The Power of One Little Detail

 Which family would you rather see on your tree? 

This?

Ethelyn Stephens Jones & her parents


Or this.

Ethelyn, parents, husband, sisters and their husbands

I wanted the whole family. But after extensive searching in Ancestry.com, MyHeritage.com, FamilySearch.org and elsewhere, I had almost given up on having anything more than names and estimated dates for Ethelyn's parents, no records beyond her death certificate connecting them, or any other birth family. In other words, settling for the first image.

Then FamilySearch found the death certificate, which gave her exact date and place of birth along with the full names of her parents. Of course immediately I added the parent names and other information on both trees, Ancestry and FamilySearch Family Tree (FSFT). Birth and family information on death certificates is secondary information, and not always reliable. Still, names are clues, and the birthplace in the death certificate was close to what she stated in her marriage license application, and it was close to my guess of the actual place name, Mine La Mott, Madison County, Missouri. 

Here is Ethelyn's death certificate:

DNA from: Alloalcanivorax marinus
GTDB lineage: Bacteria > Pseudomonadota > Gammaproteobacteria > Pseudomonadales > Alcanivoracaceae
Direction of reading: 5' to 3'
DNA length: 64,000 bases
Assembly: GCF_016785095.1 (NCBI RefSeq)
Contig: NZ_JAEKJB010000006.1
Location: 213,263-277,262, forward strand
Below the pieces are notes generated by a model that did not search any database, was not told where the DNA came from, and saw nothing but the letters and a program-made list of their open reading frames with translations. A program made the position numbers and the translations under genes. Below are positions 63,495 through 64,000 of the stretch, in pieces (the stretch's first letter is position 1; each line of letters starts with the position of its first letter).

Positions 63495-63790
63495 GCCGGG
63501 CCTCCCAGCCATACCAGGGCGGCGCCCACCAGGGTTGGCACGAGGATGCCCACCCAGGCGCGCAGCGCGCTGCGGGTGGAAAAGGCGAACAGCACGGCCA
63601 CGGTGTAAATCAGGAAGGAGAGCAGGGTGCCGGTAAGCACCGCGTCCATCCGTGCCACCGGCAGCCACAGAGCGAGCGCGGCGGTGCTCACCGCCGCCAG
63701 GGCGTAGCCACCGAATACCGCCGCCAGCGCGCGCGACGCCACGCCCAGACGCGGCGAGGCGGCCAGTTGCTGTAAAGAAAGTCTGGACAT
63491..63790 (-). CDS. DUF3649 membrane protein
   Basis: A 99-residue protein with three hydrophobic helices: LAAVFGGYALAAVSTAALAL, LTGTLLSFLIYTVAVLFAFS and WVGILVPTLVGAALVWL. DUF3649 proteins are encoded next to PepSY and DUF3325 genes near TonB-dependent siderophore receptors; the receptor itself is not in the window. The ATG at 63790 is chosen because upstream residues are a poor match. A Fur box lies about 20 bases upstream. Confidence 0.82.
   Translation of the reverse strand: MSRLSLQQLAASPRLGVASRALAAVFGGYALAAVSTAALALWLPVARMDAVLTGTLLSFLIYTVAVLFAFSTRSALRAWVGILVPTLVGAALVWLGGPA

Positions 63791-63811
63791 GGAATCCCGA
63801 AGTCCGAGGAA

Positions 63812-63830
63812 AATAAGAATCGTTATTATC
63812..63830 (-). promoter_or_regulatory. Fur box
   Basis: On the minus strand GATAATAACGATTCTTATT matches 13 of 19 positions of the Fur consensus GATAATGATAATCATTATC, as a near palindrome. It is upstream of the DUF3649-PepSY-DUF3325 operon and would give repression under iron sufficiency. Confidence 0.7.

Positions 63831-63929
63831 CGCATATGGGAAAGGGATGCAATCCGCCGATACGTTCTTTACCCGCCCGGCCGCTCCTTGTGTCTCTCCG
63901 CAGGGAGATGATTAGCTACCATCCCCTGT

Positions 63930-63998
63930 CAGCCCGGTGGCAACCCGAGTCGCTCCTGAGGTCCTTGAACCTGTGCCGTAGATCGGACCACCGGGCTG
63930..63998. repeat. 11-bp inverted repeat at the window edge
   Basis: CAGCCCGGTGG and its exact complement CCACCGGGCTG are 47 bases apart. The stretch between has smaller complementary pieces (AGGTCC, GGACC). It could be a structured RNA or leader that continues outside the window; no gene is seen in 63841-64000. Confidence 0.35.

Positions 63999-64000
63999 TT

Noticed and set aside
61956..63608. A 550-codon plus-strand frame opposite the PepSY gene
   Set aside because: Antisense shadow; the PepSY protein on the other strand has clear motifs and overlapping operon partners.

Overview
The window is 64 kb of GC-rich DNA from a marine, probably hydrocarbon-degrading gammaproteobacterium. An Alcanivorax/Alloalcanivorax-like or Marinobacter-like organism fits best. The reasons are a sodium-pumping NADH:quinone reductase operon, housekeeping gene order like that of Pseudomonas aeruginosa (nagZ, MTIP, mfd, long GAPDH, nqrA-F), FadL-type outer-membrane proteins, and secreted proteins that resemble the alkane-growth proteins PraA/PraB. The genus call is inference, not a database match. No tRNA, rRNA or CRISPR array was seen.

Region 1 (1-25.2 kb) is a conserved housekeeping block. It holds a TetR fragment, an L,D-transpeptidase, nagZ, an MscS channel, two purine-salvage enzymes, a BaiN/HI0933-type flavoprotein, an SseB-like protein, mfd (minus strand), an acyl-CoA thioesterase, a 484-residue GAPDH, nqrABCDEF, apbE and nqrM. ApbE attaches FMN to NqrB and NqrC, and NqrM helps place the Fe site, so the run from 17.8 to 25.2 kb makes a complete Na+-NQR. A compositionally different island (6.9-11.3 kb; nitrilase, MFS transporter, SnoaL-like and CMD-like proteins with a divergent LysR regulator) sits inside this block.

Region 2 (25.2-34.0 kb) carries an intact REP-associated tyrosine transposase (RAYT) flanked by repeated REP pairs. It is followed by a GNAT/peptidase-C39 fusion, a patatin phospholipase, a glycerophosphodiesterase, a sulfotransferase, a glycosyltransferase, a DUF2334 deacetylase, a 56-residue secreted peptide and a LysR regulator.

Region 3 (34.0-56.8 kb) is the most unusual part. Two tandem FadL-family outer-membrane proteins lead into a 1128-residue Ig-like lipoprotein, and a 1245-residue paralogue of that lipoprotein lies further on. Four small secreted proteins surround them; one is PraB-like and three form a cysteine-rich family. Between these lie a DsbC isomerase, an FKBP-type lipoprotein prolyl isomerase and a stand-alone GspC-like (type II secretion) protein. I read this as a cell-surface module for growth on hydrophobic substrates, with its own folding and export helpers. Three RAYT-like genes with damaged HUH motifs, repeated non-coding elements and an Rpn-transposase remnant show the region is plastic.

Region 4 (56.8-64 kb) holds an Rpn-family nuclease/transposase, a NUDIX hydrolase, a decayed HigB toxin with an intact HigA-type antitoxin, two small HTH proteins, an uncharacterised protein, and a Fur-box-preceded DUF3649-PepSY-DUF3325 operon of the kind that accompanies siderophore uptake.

Ethelyn Stephens Jones Death Certificate [1]

The reason I say "of course" I added this information above, is that searching a database relies on search engine algorithms. Even a guess is better than nothing, because you are giving that algorithm something to search with. When you know a woman's birth surname, you can guess that that was also her father's surname, and that he was born about 20 years before she was. On Ancestry, use abt before estimated dates; on FamilySearch in the Family Tree, use about

I use both Ancestry and FSFT to research, because using one then the other allows each site to leverage each tiny fact to gather even more records from their database. We wrote about this before in The Power of Three.

FamilySearch was able to find Ethelyn's death certificate because I had listed her father's surname and guessed on his birth date. And because I added the full names of both parents once Ethelyn's death record was found, FamilySearch also found her sister Buelah, who also died in California. By coincidence, she also married a Jones, but so far no link between the two Jones families has been found. 

The best part of FamilySearch finding this death certificate, after getting over the joy of discovering that Ethelyn had family, was that this document listed not only the names of both parents, but also their birthplaces, and confirmed the name Mine La Mott as the birth place. Here is that second death certificate, for Buelah Stephens Jones:

Buelah Stephens Jones Death Certificate [2]

Once the information for Buelah was in the tree, FS began finding Missouri birth registers, which is amazingly early for Missouri. The reason I wanted to write this blog post though, is that I almost missed finding these wonderful records. In the past, FamilySearch added record hints in each person's profile as the system found possible matches to records. But now the hints are seen only in the tree view and I was not aware of this change. And those records don't always show up in a search, or on the first page of results.